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Zenith Grant Awardee

Catalina Oana Curceanu

Laboratori Nazionali di Frascati Istituto Nazionale di Fisica Nucleare

Project Title

\"Events\" as we see them: experimental test of the collapse models as a solution of the measurement-problem.

Project Summary

One of the main pillars of our understanding of Nature and the Universe is the Quantum Theory (QT), which, in spite of its tantalizing success, generates many debates, rooted in its puzzles, which trigger efforts towards a deeper understanding of the underlying mechanisms. What we know about the world is based on the “events” we measure. But the measurement process is hiding one of the deepest mysteries of QT: the “measurement problem”. A system evolves, according to the QT, as being in a linear superposition of all the allowed states, but, when a measurement takes place, only one state emerges as the unambiguous “event”. How (even whether) the wave function collapses? This phenomenon harbors the secrets of the “Physics of What Happens”, with implications in cosmology, philosophy, and in understanding brain and consciousness. We shall perform the first dedicated experiment in the Gran Sasso (Italy) low-background underground laboratory, to investigate an elegant solution proposed to solve the “measurement problem”: the Dynamical Reduction Models. We will achieve a far deeper understanding of the “measurement problem”, intimately connected to the Physics of What Happens, and we might even glance to the theory beyond the actual QT, in the quest for unveiling reality.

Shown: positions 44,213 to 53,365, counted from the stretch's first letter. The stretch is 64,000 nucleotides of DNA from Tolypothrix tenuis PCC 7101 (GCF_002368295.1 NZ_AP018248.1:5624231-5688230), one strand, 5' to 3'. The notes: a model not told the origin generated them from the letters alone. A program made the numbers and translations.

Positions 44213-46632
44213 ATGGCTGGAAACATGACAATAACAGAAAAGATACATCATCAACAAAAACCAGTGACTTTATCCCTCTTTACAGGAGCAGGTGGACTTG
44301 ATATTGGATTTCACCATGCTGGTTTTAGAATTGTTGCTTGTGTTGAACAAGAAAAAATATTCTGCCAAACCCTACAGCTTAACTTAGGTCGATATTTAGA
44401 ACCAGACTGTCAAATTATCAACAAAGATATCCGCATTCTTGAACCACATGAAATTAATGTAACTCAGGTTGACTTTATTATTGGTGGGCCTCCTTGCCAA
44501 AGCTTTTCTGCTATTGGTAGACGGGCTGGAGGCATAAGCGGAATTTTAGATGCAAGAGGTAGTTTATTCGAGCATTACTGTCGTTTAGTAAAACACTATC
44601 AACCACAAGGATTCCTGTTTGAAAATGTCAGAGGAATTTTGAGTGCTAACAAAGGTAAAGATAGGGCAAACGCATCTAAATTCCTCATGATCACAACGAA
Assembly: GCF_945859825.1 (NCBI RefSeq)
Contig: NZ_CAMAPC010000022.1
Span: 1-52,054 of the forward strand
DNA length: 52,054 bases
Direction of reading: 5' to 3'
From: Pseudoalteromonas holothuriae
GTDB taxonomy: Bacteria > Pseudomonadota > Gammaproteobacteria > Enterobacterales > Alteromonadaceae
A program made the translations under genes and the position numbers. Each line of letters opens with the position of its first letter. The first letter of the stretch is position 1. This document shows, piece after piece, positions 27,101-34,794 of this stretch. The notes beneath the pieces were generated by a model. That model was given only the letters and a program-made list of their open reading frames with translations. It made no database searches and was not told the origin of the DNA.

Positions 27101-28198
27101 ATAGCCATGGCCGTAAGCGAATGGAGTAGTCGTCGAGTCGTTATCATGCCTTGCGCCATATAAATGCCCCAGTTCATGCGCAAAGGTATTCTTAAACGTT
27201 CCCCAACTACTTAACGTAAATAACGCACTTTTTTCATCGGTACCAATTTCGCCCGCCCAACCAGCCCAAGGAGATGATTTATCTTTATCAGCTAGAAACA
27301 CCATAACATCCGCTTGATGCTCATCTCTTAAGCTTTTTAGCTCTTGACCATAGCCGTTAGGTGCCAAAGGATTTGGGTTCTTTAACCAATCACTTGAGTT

Technical Abstract

We will investigate the phenomenon which harbors the secrets of the “Physics of What Happens”: the collapse of the wave function, generating the “events” on which relies our comprehension of Nature and the Universe. The collapse of the wave function gave birth in Quantum Theory to the “measurement problem”, to which huge theoretical efforts are devoted. As a result of these efforts, the Dynamical Reduction Models (DRM) provide a consistent framework for understanding how “classical world” emerges from quantum mechanics. DRM’s dynamics practically preserves the quantum linearity for the microscopic systems, but becomes strongly nonlinear going towards macroscopic scale, giving birth to specific experimentally testable predictions. We will compute the rate of the spontaneous radiation emitted by the charged particles, as a consequence of the DRM collapse mechanism, and perform the first dedicated measurement by using ultra-pure Germanium detectors in the Gran Sasso (Italy) underground laboratory. We will either set a limit on the collapse rate below the theoretical value, then the DRM need to be either discarded or modified, or unveil signals of the collapse mechanism. In either case we’ll achieve a deeper understanding of reality and we might even glimpse the theory beyond the actual Quantum Theory.

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